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Public Statements

Ensuring Patient Access and Effective Drug Enforcement Act of 2014

Floor Speech

Location: Washington, DC


Mrs. BLACKBURN. Mr. Speaker, I want to thank the chairman for his work on this issue and for working with Congressmen MARINO and WELCH and Congresswoman Chu as we sought to move the issue forward. We also thank Chairman Upton for working with us as we brought the issue forward.

The gentleman from Vermont mentioned the epidemic and the widespread abuse that is taking place in prescription drugs and the need to do something about that. We all agree on this, and here are some stats that really back this up and show why it has become an epidemic.

In 2013, more people died in the U.S. from prescription drug abuse than from heroin and cocaine combined. Deaths involving prescription pills quadrupled between 1999 and 2010.

In 2012, the number one cause of death in 17 States was prescription drug abuse. In 2008, more than 36,000 people died from drug overdoses. Most of these death were caused by prescription drugs. That 36,000 number isn't a number to be taken lightly. It is associated with names and faces and serves as a stark reminder to every family member who has lost a loved one to an overdose.

More can and must be done to treat this growing epidemic. That is why we have all worked together on H.R. 4709, the Ensuring Patient Access and Effective Drug Enforcement Act of 2014. Our bill seeks to facilitate greater collaboration between industry stakeholders and regulations in our Nation's effort to combat prescription drug abuse.

There are three things that we set out to accomplish in this bill. Number one is to provide clarity to the phrase ``imminent danger to the public health or safety'' to ensure the law is crystal clear for both the DEA and legitimate businesses who want to understand what the rules of the road are, so they can do the right thing. Definitions matter and have real consequences.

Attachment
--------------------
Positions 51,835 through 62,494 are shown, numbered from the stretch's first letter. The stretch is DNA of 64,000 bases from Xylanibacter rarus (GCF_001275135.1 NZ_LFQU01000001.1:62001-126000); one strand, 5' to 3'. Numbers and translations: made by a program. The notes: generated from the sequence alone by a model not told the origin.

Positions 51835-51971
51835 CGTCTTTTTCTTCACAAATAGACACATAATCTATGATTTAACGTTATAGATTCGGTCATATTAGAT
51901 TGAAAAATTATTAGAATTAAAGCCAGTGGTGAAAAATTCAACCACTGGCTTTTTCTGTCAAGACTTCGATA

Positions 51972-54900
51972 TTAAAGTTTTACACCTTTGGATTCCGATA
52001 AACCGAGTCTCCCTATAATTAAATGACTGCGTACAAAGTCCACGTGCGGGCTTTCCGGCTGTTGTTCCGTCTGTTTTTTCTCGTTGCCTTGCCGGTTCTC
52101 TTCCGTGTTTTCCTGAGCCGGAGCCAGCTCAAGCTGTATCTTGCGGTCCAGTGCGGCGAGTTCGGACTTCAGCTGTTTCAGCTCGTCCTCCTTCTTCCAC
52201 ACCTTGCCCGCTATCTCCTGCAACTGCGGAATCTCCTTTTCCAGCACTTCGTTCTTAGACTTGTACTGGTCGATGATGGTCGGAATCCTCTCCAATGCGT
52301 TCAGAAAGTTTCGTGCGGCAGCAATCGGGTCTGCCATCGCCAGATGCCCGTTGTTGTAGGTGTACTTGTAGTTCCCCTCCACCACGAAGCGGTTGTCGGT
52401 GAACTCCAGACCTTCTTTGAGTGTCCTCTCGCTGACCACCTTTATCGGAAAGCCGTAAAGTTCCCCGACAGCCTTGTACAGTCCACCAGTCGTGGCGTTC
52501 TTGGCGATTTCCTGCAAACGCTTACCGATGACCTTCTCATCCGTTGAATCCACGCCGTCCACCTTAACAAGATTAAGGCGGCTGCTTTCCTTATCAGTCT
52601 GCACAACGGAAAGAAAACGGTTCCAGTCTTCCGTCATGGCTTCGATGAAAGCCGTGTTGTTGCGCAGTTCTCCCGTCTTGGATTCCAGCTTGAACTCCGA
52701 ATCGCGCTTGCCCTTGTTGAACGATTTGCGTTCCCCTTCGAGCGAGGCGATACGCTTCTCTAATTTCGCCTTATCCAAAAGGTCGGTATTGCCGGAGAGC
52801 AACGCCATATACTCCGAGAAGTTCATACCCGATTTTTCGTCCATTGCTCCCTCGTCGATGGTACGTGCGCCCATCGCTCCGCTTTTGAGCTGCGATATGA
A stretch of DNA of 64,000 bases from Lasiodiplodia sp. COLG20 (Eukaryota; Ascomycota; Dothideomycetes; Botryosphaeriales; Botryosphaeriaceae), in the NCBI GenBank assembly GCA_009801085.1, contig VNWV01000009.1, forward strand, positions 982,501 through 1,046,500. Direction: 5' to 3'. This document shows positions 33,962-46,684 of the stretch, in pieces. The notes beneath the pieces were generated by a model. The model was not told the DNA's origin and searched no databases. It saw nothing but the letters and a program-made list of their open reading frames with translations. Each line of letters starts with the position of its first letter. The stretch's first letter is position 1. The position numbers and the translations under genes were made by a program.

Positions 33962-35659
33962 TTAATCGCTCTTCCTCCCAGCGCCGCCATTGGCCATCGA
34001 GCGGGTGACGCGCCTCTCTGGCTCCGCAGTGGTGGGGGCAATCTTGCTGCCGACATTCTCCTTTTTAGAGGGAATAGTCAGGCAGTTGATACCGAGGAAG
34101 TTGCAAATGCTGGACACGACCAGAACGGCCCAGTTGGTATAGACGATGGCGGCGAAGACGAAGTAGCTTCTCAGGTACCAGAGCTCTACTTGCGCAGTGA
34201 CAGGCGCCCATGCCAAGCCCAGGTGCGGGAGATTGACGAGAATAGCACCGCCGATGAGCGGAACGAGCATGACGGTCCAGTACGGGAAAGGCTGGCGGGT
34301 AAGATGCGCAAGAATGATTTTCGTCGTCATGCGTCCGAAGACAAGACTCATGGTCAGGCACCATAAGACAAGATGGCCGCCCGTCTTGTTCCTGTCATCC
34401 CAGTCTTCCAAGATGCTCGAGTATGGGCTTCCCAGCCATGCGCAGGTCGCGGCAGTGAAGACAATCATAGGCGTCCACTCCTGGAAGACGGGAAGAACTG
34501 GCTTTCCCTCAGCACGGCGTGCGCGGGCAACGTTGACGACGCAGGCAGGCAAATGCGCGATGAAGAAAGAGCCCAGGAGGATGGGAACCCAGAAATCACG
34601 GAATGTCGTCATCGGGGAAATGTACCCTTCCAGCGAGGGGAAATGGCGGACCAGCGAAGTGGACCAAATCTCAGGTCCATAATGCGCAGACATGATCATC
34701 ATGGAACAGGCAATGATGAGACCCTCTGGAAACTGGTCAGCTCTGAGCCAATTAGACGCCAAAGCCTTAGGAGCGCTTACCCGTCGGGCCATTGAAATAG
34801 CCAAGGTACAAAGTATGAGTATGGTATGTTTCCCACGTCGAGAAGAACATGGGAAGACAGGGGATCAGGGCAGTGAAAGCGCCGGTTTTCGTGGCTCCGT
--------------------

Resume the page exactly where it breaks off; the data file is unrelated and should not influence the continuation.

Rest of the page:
Number two is require the Secretary of HHS to consult with industry players in the pharmaceutical supply chain; key regulatory agencies; Federal, State, local, and tribal law enforcement agencies; and public health experts to create a report to come to Congress within 1 year of enactment.

Number three is establish procedures for companies registered with the DEA to work together to develop corrective action that addresses concerns and clarifies key terminology in the Controlled Substances Act, so that everyone knows and has a better understanding of how to comply with the law.

This bill will not solve every problem that prescription drug abuse faces. It is one that is important that we take this meaningful step. It is a good step.

Congressman Marino, who has led on this issue, is to be commended. We have appreciated the opportunity to work with him to address what is an epidemic in so many of our communities and States.


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